It's an interesting question and the fact is that (in India) the laws were changed. And that is progress. But it's a monolith we're fighting and we have to become aware. We have to start the dialogue. I do wonder though, where are all those women who accused Donald Trump? Where have they gone? Why don't we hear about them anymore? I think (the media) is petrified and so are the women. Because they're not talking about the Republican nominee who's a yahoo but they're talking about the President-elect of the United States. Even as far as the objectification of Melania and Ivanka is concerned… This is a terrible time.

What have you learned from making this film?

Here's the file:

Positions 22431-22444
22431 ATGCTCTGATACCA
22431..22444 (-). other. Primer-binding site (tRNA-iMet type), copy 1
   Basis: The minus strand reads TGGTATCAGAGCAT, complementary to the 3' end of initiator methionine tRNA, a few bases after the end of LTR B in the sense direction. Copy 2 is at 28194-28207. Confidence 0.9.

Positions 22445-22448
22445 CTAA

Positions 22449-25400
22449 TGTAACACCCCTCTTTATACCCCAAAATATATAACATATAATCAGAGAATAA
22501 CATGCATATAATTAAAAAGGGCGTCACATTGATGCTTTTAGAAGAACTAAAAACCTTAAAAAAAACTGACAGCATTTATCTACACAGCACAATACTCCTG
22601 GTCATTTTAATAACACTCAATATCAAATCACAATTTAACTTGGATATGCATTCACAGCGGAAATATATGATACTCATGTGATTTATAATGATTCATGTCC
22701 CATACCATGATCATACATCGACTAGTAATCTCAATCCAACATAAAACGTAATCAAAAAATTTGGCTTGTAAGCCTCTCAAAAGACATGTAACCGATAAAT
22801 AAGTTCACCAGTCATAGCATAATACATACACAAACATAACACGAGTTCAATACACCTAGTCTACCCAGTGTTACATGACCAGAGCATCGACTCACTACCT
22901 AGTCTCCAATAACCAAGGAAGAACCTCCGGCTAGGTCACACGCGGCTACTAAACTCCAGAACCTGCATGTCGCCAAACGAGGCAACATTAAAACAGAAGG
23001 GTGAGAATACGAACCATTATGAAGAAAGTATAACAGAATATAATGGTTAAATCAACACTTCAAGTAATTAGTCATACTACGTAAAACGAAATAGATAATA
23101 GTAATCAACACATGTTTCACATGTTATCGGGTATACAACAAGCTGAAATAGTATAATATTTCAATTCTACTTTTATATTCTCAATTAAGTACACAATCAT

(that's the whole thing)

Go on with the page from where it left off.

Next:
It's strange, I've never thought of myself as an activist. What drives me to make films is usually curiosity. When I made Fire I was curious about what would happen if two women in a joined family fell in love with each other? What would the fallout from society be? I did Earth because of something Bapsi Sidhwa said, which stays with me forever—she said "all wars are fought on women's bodies." That's the sentence that made me want to do the film. Water was about religion, and Beeba Boys was always about a strange turn in immigration. Anatomy of Violence is about my curiosity of what makes a rapist. So, what do I feel now? I feel like I haven't ever worked so hard after a film. We don't have any distribution, or a PR machine. Even though I had an opportunity to do this film more conventionally, I think that if I had done that I would have been self censoring so much. This was much more instinctive. I think it is brutal filmmaking, like the incident. If i tried to make it more commercial it wouldn't have been that. But I think the film should be seen, and it will be seen, just not in your local cineplex. It'll be seen by people who will say "I get it."